The recent Amazon outage has caused a great deal of outrage among their clients who argue that enough is enough with the downtime and data losses that seem to occur every six to eight months in the us-east region. While the loss of data is never a good thing, I don't think this is Amazon's fault. Blame lays squarely on the clients who are unable or unwilling to take the necessary precautions to ensure their systems can remain operational when an entire geographic region is under siege from Mother Nature herself. Amazon's cloud offerings will only allow for minimal downtime if they are configured correctly and, from what I've seen, most companies are using it wrong.
Amazon Is a Cloud Provider, Not a VPS
This is what I feel most people1 misunderstand about Amazon. A cloud provider is supposed to provide services where the data is "somewhere" and if one segment of the system fails, another segment picks up the slack and takes over. This ensures a minimal amount of downtime. It's very, very difficult to set up. It's also very costly. Companies that want 0% downtime and 0% data loss will be forced to replicate their systems across geographic regions and implement very complicated distributed DNS entries and proxies. For most organizations 15 to 20 minutes of downtime, while not great, is acceptable2 if an entire geographic region has failed and systems somewhere else on the planet need to be brought online.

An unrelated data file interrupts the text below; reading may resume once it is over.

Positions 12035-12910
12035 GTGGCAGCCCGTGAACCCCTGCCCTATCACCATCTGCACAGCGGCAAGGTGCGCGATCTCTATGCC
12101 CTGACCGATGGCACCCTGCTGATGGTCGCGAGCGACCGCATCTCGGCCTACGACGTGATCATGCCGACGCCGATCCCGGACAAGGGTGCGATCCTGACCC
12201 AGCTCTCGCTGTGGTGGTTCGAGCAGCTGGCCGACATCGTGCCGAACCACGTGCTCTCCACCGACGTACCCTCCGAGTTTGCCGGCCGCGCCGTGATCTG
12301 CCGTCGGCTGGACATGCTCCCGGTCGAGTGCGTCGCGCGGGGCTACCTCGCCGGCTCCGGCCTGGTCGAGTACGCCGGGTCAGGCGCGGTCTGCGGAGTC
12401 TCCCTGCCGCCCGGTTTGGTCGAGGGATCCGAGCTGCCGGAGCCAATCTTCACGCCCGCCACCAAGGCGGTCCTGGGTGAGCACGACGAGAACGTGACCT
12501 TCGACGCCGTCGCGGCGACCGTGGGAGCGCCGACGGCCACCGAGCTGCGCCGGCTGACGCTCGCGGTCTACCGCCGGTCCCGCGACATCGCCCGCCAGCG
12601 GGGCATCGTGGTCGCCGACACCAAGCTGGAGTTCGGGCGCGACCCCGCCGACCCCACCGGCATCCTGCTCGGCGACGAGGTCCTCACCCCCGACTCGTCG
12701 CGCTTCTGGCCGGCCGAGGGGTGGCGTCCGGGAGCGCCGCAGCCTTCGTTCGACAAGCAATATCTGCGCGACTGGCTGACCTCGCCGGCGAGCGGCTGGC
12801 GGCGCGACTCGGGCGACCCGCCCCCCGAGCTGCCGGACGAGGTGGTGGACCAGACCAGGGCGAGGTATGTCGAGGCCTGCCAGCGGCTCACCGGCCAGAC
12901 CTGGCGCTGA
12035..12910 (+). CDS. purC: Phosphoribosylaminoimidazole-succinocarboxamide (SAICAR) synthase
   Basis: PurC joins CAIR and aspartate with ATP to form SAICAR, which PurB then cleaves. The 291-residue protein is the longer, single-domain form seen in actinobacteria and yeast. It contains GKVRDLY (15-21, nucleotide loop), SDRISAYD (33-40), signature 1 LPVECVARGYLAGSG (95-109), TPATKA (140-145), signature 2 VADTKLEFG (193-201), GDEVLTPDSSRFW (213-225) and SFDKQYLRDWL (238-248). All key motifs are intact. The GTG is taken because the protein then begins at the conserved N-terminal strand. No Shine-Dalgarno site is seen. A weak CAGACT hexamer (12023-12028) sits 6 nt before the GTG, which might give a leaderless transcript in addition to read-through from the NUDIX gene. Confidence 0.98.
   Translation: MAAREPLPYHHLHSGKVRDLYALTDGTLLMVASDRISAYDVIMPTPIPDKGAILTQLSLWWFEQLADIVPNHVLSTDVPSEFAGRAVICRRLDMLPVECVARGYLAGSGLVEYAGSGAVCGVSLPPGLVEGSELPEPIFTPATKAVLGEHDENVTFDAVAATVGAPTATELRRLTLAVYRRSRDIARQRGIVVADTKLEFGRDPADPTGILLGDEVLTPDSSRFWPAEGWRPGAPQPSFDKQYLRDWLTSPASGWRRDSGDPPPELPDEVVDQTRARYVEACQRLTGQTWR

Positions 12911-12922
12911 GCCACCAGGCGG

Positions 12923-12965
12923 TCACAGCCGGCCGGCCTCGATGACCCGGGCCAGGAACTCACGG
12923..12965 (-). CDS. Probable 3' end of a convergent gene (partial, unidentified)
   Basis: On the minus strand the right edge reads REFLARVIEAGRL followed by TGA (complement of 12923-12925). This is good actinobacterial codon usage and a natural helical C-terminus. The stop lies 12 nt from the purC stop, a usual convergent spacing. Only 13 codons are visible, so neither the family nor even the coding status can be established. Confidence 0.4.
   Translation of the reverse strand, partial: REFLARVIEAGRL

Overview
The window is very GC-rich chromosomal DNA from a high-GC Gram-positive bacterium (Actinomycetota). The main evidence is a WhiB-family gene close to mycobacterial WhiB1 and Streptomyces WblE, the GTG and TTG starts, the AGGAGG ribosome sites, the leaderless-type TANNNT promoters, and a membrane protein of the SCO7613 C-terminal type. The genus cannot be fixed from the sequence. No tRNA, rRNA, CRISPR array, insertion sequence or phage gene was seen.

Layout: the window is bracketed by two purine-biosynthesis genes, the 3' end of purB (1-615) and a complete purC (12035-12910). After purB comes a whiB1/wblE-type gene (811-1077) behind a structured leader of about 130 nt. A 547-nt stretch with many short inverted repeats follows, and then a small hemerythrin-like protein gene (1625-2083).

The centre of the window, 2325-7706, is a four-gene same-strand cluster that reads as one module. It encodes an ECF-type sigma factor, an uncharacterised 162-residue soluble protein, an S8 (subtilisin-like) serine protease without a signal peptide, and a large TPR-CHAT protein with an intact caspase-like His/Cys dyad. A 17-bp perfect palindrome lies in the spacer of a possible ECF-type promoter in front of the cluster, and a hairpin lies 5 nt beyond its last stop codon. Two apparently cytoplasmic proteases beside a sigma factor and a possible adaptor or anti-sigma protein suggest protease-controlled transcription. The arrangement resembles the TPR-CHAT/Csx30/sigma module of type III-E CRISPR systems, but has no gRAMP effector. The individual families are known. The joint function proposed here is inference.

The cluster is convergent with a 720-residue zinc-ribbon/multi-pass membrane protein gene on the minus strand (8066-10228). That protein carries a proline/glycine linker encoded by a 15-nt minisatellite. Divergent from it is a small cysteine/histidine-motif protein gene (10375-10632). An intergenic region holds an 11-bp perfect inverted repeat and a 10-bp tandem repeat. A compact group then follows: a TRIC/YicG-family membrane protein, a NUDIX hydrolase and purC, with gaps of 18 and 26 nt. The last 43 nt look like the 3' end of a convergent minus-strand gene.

That said, it seems that many people use Amazon only as a Virtual Private Server provider ... which is something that Amazon may not be the most cost-effective answer. When servers and databases go down, popular web services disappear. Data is lost. Backups are old. In some cases, backups were only stored on ephemeral storage and lost when the virtual servers lost power. It's an absolute embarrassment, but we see reports of stories like this with every Amazon outage. Which brings me to my last gripe ...
Why the hell are big companies relying solely on Amazon's US-East region? This region has been the most unstable, least reliable region for over five years. Every six months we hear about outages, data loss, network issues, or something else that gets in the way. People who insist on putting their entire virtual infrastructure in this region without considering having backup AMIs of live servers in other availability zones deserve the downtime. That's just the way it is.
Nothing humans make is 100% reliable. Expecting to offload the most difficult aspects of our network architecture to a 3rd party with the expectation that they'll take care of everything is not only unrealistic, it's immature. It's irresponsible.
Being upset and frustrated with the failures of US-East is understandable but, when no 'Plan B' has been organized, it's not really Amazon's fault when a huge lightning storm rolls through a region and knocks out a number of their services.